Sometimes, in the middle of a particularly mind-numbing lecture about gastric motility or glomerular filtration, I find myself longing for the long, hectic hours I’ll spend as a new vet in my first job. Yes, I know that those first few years of life as a new grad will be exhausting in all meanings of the word—physically, mentally, and emotionally. I know that my biggest battle in my first few years of practice will be about building and maintaining my self-confidence as a diagnostician, surgeon, and professional. And I know that I’ll be feeling the pinch when it comes time to start paying off my loans.
It may seem counterintuitive, or just plain crazy, that I look forward to the emotional distress and exhaustion that awaits me in the future. But with that comes the opportunity to do the thing I love: veterinary medicine. I’ll get to form friendships with the amazing families in my community. I’ll get to watch the lives of a beloved family member unfold, as it progresses from a wiggly puppy to a devoted canine senior citizen. I’ll get to share information with my community that will increase a pet’s comfort, while improving animal health and the health of owners and community members by extension. I’ll get to apply the knowledge I’ve gained by studying subjects I love—science and medicine—to solve everyday mysteries. I’ll get to save lives.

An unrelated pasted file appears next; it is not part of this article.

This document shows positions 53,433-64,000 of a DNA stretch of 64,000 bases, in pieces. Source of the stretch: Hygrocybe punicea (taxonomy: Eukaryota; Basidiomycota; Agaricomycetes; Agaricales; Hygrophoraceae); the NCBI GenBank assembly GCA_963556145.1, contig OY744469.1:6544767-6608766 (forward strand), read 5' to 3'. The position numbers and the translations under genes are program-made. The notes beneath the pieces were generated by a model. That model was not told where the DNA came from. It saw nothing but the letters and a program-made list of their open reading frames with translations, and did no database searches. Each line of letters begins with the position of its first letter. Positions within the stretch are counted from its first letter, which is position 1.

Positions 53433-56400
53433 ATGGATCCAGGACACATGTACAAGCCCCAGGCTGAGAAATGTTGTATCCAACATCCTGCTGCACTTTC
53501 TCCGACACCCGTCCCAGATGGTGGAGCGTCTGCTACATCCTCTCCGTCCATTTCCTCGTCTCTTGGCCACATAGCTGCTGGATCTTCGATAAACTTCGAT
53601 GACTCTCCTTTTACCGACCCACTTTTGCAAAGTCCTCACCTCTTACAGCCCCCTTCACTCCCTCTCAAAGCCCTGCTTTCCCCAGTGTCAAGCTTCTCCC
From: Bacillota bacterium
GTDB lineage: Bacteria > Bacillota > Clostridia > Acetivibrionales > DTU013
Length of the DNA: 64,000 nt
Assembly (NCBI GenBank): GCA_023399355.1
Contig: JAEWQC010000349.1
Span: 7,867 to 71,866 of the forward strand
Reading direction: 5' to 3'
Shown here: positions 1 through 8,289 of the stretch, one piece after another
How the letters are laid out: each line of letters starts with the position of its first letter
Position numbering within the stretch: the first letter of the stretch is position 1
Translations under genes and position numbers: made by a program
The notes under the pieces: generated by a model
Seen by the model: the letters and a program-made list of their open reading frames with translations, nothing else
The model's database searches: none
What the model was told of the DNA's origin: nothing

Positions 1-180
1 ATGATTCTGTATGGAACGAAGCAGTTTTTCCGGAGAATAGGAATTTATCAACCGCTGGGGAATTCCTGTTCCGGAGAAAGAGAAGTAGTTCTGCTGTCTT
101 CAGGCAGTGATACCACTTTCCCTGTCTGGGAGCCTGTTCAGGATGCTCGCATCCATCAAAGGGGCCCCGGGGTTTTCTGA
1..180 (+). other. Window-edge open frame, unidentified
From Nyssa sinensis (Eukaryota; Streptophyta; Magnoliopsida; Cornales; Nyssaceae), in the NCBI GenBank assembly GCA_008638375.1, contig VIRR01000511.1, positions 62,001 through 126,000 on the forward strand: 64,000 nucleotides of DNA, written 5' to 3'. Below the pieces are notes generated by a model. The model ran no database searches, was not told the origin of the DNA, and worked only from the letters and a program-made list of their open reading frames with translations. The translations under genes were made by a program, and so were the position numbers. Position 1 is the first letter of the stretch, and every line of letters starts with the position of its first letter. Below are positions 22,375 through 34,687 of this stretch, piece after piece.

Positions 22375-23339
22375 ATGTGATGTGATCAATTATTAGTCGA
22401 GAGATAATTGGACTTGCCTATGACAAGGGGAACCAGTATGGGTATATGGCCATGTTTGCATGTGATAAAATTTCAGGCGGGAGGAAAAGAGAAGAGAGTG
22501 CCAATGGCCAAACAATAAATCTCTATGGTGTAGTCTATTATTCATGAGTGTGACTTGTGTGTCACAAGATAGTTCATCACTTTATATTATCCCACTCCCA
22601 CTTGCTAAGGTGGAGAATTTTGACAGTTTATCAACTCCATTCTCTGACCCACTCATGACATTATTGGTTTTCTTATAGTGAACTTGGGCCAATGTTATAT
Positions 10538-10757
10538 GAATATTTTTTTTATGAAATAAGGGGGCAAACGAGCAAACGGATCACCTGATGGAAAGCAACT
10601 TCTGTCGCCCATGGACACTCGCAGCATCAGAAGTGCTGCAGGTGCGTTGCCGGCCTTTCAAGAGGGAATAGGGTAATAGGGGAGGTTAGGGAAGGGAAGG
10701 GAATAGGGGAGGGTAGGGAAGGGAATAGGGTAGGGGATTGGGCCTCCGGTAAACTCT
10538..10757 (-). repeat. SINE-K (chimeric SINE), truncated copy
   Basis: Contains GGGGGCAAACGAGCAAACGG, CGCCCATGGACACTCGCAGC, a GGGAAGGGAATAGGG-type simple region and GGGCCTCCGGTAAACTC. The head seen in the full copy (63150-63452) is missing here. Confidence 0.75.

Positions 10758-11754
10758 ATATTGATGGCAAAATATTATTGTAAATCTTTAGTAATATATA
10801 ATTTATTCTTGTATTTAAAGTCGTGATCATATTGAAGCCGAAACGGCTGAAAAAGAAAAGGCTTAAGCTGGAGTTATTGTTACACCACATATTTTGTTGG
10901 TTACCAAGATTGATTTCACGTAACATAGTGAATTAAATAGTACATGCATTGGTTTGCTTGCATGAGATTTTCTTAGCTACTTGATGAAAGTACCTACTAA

Professors and guest lecturers often mention that we’ll grow to miss our vet school days, between the classmate comraderie, the excitement of learning, and the access to fantastic academic resources and other opportunities. But for the moment, I’ll take a break from the overwhelming information of gastrointestinal histology. I’ll lean back, close my eyes, and continue daydreaming.